Research translation and the role of industry partners
An important success factor in technology transfer is a good matching of research interests between industry and universities. Where such areas of interest don’t overlap technology transfer can become problematic. In health and medical sciences, too much research languishes with no clear path to market. Research translation has been developed to address the issues of bringing research from ‘bench to bedside.’ Harnessing knowledge from basic science to produce new therapies and better treatments for patients is essential for improved health. Our studies of research translation reveal discrete stages where a knowledge value chain requires a complex range of University Industry Linkages (UILs).
At the University of Adelaide we established a Translational Science Task Force to better understand the role of partners in translation and determine ways to promote a translational mindset within the University.
The objective of this Poster is to illustrate the different parts of the knowledge value chain and opportunities for strategic approaches for industry and community involvement.
To understand the knowledge value chain better, the Translational Science Task Force developed a model of translation. Our model consists of a circular process with 5 components in a feedback system.
• PI, Problem Identification: Identifying knowledge gaps
• KC, Knowledge Creation: fundamental knowledge creation
• KS, Knowledge Synthesis: synthesis of research into products
• I, Implementation: implementation of new technologies with end users
• E, Evaluation: evaluation of technologies in markets, gaps feedback to PI.
The University of Adelaide works in all stages – e.g. inventing new drugs in KC, conducting industry studies, or synthesizing primary research in KS, and helping industry implementation in I. In E the University conducts market assessments of medical products and procedures. Between each part of the model exists a gap which often manifests as a road block in the value chain, and is usually UIL dependent.
The taskforce found that in health and medical sciences the UIL will be complex, involving industry, professionals, service providers, regulators, end users and collaborators. It will also involve different partners at different stages.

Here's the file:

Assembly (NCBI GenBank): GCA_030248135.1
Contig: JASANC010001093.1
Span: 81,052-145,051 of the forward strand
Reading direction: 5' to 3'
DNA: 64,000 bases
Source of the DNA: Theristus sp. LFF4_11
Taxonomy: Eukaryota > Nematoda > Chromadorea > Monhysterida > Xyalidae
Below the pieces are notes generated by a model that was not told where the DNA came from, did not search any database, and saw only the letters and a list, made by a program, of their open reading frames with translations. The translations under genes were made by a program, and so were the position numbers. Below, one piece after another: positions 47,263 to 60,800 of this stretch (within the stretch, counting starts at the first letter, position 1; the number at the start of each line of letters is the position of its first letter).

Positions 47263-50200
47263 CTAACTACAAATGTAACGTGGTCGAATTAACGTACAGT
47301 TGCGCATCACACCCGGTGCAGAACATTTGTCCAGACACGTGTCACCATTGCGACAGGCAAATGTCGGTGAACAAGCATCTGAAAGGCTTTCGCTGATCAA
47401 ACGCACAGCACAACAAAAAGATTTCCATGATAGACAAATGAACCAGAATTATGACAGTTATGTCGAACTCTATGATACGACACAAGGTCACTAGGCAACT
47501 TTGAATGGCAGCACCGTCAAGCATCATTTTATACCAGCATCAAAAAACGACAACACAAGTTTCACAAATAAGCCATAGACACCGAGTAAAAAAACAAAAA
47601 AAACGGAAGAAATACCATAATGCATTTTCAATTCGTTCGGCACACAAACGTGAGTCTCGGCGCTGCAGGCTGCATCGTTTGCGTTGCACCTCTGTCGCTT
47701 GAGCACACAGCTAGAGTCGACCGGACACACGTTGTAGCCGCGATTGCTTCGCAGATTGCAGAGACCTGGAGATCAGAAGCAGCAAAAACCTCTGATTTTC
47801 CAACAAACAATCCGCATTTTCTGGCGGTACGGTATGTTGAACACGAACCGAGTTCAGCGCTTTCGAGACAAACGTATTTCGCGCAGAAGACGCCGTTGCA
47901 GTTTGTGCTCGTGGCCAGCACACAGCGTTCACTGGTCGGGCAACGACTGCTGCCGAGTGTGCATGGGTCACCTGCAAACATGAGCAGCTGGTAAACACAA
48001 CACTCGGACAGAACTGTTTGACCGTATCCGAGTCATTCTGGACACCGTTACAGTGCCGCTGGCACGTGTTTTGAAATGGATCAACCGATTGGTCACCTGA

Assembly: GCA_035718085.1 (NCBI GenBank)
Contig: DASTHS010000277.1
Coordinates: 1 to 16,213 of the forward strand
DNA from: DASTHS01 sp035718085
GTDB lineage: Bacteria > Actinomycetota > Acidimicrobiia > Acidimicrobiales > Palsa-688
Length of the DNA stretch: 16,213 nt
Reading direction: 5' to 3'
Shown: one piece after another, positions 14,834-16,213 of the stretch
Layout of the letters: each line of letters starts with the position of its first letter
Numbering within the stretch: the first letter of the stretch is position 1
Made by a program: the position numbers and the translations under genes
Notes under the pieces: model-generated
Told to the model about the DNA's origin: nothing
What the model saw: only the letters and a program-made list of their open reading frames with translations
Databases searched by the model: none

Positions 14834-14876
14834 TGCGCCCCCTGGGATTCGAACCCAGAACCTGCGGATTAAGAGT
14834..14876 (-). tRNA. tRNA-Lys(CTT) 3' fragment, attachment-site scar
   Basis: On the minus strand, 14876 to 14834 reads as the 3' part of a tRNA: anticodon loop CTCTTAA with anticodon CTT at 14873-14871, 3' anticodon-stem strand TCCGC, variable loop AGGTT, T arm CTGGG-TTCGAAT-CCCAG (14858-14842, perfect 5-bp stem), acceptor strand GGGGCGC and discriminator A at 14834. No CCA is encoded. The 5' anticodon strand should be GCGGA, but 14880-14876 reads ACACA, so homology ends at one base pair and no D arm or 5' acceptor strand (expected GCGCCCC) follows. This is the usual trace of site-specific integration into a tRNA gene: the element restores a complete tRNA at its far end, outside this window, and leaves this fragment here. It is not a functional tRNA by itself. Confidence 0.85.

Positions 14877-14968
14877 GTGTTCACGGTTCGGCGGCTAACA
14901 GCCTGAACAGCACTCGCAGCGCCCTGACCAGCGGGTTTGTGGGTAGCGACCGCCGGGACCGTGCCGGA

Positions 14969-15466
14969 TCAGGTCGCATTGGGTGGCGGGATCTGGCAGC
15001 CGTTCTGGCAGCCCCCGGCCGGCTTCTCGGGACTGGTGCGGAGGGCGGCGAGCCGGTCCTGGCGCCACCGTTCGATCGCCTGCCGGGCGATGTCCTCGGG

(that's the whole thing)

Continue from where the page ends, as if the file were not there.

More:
The Poster also introduces three research groups at the University which work in different stages of translation and investigates the dynamics of industry linkages along the knowledge value chain. The groups are the Pain and Anaesthesia Research Clinic working in KC and KS bringing new drugs into first-in-human trials; Joanna Briggs Institute working in KS and I conducting synthesis of primary and secondary research through systematic reviews for evidence based health care; and Adelaide Health Technology Assessment in E which conducts in-market assessment of medical products and services for government and health providers.
We have found researchers and partners tend to focus in limited stages of translation. However it is useful to understand the environment across all stages and the ecosystem dynamics along the knowledge value chain. The taskforce found that:-
• Understanding the stages of translation for a particular project will help determine which partners are important for engagement in a strategic way.
• There will often be a range of stakeholders who are necessary partners in the translation, so industry engagement may encompass, for example, business, investors, government, regulators, practitioners, and end users.
• It’s useful to identify gaps between the stages of translation as these will often be where hurdles appear, an example of a gap is transferring from pre-clinical to clinical research which is often an obstacle for industry engagement.
Translation is about bringing knowledge to market; it may or may not involve financial returns for the University, but should offer improvements to quality of life for end users and return on investment for business. Through the taskforce we have raised the profile of translation to become comparable in status to education and research. There is now greater focus on impact and engagement in research projects and increasing involvement of both academics and students.